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Opponent Says He Was Asked To Keep Quiet During Meeting

Sat., April 22, 1995

A Spokane Valley man said this week that an incorporation supporter tried to keep him from asking questions about the effort at a recent meeting.

Bob Blum, a one-time candidate for county assessor, said that Gene Hinkel of Citizens for Valley Incorporation approached him before Tuesday night’s town hall meeting at North Pines Junior High.

According to Blum, Hinkel told him not to ask questions during the meeting because he had already asked plenty during previous gatherings.

Blum, who lives within the boundaries of the proposed city near the Pines Cemetery, has questioned incorporation leaders at several of their town hall meetings, asking for specifics about the proposed city of Spokane Valley’s revenue forecast.

He said he was offended by Hinkel’s actions.

“That’s not a very good attitude,” Blum said. “I would think that this effort should be able to stand up to a little scrutiny. Otherwise, people start getting suspicious.”

Hinkel said in an interview Thursday that he did ask Blum to limit his questions, but only because Blum had asked the same questions over and over at prior meetings.

Hinkel, a Valley dentist, said he was afraid other people at the meeting wouldn’t get a chance to comment because Blum would dominate the conversation.

He said incorporation leaders have answered Blum’s questions before, but he told Blum to feel free to talk to them after the meeting if he wanted more information.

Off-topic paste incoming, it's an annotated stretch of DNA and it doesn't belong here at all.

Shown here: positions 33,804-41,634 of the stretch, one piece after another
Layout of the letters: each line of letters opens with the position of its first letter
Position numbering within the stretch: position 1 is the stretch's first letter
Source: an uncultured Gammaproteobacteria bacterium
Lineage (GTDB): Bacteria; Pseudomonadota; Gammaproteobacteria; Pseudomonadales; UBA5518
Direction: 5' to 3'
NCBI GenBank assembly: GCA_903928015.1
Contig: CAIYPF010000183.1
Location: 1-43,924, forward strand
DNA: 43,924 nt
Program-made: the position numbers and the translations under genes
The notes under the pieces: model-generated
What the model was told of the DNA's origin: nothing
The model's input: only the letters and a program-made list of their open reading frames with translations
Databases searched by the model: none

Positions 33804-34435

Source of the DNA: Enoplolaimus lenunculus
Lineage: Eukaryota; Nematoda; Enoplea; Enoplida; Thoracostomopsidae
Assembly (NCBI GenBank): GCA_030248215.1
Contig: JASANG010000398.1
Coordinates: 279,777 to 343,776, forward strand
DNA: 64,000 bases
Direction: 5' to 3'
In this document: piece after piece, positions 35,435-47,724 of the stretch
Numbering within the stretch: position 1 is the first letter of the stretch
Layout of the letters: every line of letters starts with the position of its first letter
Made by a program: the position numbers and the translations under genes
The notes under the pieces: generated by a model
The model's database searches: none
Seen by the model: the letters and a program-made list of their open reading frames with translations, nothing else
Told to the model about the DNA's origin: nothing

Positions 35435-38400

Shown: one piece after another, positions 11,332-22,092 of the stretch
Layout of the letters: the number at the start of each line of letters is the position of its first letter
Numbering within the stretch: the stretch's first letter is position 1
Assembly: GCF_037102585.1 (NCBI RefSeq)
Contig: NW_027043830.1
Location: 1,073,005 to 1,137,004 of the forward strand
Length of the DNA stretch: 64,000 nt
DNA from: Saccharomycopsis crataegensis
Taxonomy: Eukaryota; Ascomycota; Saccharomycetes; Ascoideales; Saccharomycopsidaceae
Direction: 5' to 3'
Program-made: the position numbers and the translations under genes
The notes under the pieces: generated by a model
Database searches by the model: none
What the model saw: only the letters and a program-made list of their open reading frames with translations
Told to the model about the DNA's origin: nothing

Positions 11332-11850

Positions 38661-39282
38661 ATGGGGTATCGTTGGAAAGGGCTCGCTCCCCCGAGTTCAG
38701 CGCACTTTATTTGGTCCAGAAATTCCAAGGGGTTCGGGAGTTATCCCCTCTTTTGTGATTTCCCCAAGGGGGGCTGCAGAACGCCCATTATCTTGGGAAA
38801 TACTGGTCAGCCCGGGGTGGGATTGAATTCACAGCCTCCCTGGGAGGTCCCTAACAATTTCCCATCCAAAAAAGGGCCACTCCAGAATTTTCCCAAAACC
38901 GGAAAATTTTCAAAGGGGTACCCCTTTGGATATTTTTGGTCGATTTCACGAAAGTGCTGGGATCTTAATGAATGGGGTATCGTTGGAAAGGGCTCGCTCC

“I was in no way trying to stifle the man,” Hinkel said. “But normally, we don’t get people who come back four times to ask the same thing.”

Blum went ahead and asked some questions during the meeting.

Citizens for Valley Incorporation co-chairman Joe McKinnon said Hinkel acted on his own when he approached Blum.

While Blum’s questioning has become tiresome, Citizens for Valley Incorporation wants to give everyone a chance to speak at their meetings, McKinnon said.

“Anyone can come and ask whatever they want,” he said. “We’re big boys and girls. We can take it.”

One thumb sideways

The new incorporation video made its debut this week, and this reviewer gives it mixed marks.

Citizens for Valley Incorporation paid $750 to have the 15-minute videotape made.

It contains testimonials from Valley residents who support incorporation and some simple graphics stating why Citizens for Valley Incorporation officials think forming a new city is a good idea.

It opens well, with a scene of traffic piling up on Sprague Avenue with rocker David Bowie belting out the song “Changes” in the background.

Incorporation backers have campaigned on the idea that change is coming to the Valley in one form or another, and that forming a city is the best option.

The quality of the pictures in the video is good, and the graphics are effective if a little simplistic.

But the credibility of the testimonials suffered because the people weren’t identified, and 15 minutes of nonstop incorporation propaganda got a tad boring.

The closing graphic was a little hokey, too. “Help us help you,” it said.

Not bad for a debut, but it could’ve been better.

Mayor Herman? No way

Incorporation leader Howard Herman said this week that he has no plans to run for office if a new city forms in the Valley.

“You’ve heard the old adage, ‘If nominated, I won’t run. If elected, I won’t serve,”’ Herman said at a town hall meeting. “Well, that’s me. And you can print that in the newspaper.”

Herman is the co-chairman and attorney for Citizens for Valley Incorporation.

There’s no word from incorporation leaders Joe McKinnon and Sue Delucchi.

Going once, going twice …

Citizens for Valley Incorporation will hold an auction May 4 to raise money for their cause.

It will be held at the Spokane Valley Foundation bingo hall, 1212 N. Pines.

Gift certificates from local businesses and new and used merchandise will be on the block.

A silent auction starts at 6 p.m., with an oral auction at 7 p.m. County Commissioner Phil Harris will be the auctioneer.

Refreshments will be sold.

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